Evaporative Cooling Introduction
The Science of Evaporative Cooling
Evaporative cooling is based on a physical phenomenon in which evaporation of a liquid (usually water) into surrounding air cools an object or a liquid in contact with it. As the liquid turns to a gas, the phase change absorbs heat. Technically, this is called the “latent heat of evaporation”. Water is an excellent coolant because it is plentiful, non-toxic, and evaporates easily in most climates. Six gallons (22.7 L) of water evaporating has the same cooling effect as a typical (3.5 ton-hour) home central air-conditioner.
The most common example we all experience is perspiration, or sweat, which the body secretes in order to cool itself. The thin layer of water evaporates; the water vapor absorbs heat as it evaporates off our skin. The amount of heat transfer depends on the evaporation rate, which in turn depends on the humidity of the air and its temperature. When the air humidity is very high, sweat evaporates slowly. This is why you feel hotter in humid climates compared to dry climates of the same temperature: the sweat cannot evaporate as fast to cool your body in a humid climate.
Evaporative cooling systems use the same laws of physics to cool machinery and buildings. Evaporative cooling is a very common form of cooling buildings because it is relatively inexpensive and requires less energy than many other forms of cooling. Unfortunately, evaporative cooling requires an abundant water source, and is most effective in climates with low humidity. In arid climates, homes and small business use direct evaporative cooling systems; often referred to as “swamp coolers” or “desert coolers”. In almost all climates, large buildings often use indirect evaporative cooling in cooling towers for the chillers in the HVAC system. Manufacturing and industry often use evaporative cooling technology to remove excess heat from machines, compressors and other equipment. In dry climates, the installation and operating cost of an evaporative cooler can be much lower than air conditioning, often by 80% or more.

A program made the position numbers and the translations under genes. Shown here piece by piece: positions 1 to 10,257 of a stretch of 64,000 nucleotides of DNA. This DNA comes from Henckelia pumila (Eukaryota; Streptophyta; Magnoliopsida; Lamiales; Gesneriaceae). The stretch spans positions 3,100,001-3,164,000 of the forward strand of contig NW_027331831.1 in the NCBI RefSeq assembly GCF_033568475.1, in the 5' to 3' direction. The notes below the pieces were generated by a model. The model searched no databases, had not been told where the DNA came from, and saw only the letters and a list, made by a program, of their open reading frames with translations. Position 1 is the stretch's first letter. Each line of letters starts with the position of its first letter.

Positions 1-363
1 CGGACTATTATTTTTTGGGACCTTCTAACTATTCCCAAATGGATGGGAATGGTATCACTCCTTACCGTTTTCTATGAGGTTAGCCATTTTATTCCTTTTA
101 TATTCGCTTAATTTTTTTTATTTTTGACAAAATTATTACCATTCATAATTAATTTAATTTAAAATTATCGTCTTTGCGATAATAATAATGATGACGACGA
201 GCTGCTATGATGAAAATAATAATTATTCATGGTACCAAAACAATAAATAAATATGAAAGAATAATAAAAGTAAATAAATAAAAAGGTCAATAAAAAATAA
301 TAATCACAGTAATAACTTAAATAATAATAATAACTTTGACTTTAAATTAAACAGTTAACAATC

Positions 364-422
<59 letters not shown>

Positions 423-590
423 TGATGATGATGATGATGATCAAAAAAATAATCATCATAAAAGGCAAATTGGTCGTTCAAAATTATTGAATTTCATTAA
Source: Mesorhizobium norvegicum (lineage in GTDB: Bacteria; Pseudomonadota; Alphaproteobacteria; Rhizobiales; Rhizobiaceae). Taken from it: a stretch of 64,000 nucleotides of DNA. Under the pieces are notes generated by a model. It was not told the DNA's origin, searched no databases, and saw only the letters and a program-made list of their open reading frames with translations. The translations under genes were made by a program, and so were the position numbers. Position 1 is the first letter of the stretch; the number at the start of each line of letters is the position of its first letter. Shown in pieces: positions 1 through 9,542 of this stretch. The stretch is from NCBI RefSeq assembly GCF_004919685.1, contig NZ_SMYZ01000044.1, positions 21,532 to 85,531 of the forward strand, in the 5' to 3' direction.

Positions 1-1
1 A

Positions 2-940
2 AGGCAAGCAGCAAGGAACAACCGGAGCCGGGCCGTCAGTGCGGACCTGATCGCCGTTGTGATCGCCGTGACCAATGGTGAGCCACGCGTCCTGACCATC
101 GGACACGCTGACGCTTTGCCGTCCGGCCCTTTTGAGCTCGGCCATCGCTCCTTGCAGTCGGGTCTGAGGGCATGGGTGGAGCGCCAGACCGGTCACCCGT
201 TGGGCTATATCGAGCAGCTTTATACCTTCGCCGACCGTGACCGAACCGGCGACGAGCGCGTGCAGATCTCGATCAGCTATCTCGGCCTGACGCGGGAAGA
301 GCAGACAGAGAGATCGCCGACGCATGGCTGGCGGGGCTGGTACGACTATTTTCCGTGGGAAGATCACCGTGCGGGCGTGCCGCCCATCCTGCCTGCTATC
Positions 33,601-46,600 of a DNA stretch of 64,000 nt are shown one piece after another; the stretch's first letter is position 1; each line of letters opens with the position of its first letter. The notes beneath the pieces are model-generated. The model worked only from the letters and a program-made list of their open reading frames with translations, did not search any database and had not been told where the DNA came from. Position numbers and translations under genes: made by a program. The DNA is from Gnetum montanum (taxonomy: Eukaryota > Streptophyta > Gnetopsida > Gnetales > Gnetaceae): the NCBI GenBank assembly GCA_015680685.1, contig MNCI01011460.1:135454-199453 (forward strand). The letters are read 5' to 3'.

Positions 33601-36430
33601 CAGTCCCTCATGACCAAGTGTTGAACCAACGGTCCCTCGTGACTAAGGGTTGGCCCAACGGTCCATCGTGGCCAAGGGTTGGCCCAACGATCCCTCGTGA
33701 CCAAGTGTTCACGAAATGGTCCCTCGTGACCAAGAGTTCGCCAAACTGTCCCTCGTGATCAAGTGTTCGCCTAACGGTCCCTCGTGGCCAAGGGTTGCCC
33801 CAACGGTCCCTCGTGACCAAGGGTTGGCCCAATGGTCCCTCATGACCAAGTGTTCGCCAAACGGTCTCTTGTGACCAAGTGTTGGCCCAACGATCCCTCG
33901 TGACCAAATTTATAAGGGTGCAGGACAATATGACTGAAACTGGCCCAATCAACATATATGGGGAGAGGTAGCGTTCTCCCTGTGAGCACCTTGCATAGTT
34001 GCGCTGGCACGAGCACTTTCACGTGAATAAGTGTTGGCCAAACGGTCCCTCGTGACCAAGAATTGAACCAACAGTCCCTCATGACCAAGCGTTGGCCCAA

In moderate humidity locations there are many cost-effective uses for evaporative cooling, in addition to their widespread use in dry climates. For example, commercial kitchens, laundries, dry cleaners, greenhouses, loading docks, warehouses, factories, construction sites, athletic events, workshops, garages, kennels and confinement farming (poultry ranches, hog, and dairy) often employ evaporative cooling.